Ericsson and Nokia are intent on countering the notion that they are not as prepared as China-based rival Huawei to supply operators with 5G network equipment. The push comes just days ahead of the MWC 2019 event in Barcelona, Spain, where 5G will be the hot topic.
Executive from both Nordic vendors wrote blog posts touting their healthy position in the 5G ecosystem. And both said that their operator customers are not in danger of falling behind in their 5G deployments.
“In recent weeks, we’ve seen daily reports that Europe would fall behind on 5G,” penned Börje Ekholm, president and CEO of Ericsson. “It is true that there is such a risk, but it is not true that this is because European service providers lack access to the right technology.”
Ekholm explained that Ericsson’s “resources and the supply chain capacity” is meeting market demand. “We have a strong and flexible 5G portfolio in place and we will make sure that our customers stay ahead of the game,” he added.
Instead of vendor concerns, Ekholm said that operators are being challenged by the lack of available spectrum to support 5G services and heavy government regulations.
“As we talk with our customers, it is clear they are impacted by this uncertainty,” Ekholm wrote. “They have made large investments and will continue to make large investments to have strong performing networks. They have a lot at stake, and we understand that continued uncertainty will impact their ability to move forward.”
Barry French, chief marketing officer at Nokia, sounded a similar tone of concern regarding spectrum availability.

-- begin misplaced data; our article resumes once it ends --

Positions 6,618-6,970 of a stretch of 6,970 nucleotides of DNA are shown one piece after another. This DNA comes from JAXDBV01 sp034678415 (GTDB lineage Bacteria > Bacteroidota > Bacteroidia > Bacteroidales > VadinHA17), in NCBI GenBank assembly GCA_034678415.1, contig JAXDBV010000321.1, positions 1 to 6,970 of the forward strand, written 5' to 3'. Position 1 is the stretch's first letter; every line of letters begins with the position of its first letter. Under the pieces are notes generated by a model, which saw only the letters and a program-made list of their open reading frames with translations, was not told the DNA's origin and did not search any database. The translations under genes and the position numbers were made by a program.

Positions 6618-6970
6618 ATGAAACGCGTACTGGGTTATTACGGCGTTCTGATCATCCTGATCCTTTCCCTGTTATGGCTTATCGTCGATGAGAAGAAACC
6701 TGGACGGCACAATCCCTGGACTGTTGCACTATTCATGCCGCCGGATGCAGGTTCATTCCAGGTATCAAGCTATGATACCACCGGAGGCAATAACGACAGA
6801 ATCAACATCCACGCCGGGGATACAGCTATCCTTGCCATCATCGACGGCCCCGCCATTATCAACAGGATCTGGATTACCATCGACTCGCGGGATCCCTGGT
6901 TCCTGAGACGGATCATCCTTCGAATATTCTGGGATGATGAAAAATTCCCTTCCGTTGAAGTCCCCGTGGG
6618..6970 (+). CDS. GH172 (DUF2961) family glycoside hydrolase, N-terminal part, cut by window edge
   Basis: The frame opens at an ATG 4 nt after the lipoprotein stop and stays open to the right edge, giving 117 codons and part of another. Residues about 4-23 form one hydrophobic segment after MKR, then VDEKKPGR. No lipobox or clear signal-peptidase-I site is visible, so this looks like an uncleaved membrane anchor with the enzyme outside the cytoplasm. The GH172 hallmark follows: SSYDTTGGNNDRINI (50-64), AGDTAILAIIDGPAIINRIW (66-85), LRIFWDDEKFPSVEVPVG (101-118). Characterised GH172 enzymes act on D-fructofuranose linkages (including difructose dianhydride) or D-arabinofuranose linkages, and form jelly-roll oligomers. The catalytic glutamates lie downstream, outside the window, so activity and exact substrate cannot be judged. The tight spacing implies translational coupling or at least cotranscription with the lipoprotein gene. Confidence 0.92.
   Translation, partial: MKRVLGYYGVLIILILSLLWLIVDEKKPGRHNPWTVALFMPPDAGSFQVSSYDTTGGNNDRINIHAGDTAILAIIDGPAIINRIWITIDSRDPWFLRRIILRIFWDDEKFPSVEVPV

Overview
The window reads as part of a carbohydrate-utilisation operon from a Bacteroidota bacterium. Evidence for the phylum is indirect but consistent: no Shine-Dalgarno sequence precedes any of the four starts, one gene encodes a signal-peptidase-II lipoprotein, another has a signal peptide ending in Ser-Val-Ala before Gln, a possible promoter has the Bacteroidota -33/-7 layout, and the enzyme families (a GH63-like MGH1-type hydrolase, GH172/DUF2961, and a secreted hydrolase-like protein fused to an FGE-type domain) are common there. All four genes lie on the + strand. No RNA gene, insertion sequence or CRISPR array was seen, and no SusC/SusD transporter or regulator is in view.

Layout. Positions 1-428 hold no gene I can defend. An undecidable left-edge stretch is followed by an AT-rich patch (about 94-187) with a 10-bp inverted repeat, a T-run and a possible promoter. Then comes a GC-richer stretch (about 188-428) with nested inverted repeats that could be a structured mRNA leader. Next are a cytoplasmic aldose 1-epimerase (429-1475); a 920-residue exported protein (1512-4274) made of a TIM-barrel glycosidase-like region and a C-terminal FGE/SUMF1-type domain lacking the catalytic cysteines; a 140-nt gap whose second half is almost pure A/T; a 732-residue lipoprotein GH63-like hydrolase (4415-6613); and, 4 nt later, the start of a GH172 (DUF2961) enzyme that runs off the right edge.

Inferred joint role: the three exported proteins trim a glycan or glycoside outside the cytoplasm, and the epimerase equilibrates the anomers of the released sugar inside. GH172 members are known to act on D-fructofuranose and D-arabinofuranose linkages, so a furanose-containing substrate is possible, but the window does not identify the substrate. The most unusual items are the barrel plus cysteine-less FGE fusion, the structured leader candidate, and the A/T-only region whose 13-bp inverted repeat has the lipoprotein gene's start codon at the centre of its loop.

“The reality is that it is not technology topics, or the ability of European vendors like Nokia to deliver, that will define the speed to 5G in Europe,” French wrote. “Rather, it is about spectrum, which is not yet available in every country. We continue to encourage every country to make 5G spectrum available quickly and to ensure that it is affordable.”
A number of European countries have 5G spectrum auctions booked for this year.
Cost and Competition
Both execs also weighed in on the elephant in the room – Huawei. Neither mentioned their competition by name, but it was definitely implied.
“Much of the discussion around 5G globally is focused now on security,” Ekholm wrote. “As 5G becomes a critical infrastructure, what will really determine the security of a network will be the security technology and operational procedures that are put on top of the standardized features.”
French took the argument a step further by stating that the lack of availability by a vendor or two will not impact competition. Or at least not impact competition to Nokia’s concern.
“On the cost side … being competitive is just part of being in pretty much any business, and Nokia has always put a premium on productivity and efficiency,” French wrote. “And, of course, cheaper is not always better. Better is better, and when it comes to network security, better really matters. Nokia builds security into its products as an integral part of our design processes and, like ethics, it is an area where we do not believe in compromise.”
The executive missives come as some European operators have expressed concern that their 5G plans could be delayed if Huawei is not part of the infrastructure puzzle.
Germany-based Deutsche Telekom is reported to have warned that the roll out of 5G technology in Europe could be delayed by at least two years if wireless service providers are forced to remove the China-based vendor from their lists of 5G equipment suppliers.
Vodafone CEO Nick Read told investors during the carrier’s most recent quarterly earnings conference call that a ban on equipment from Chinese vendors would create a “significant delay” for carriers’ 5G deployments and have a “significant implication” for related costs.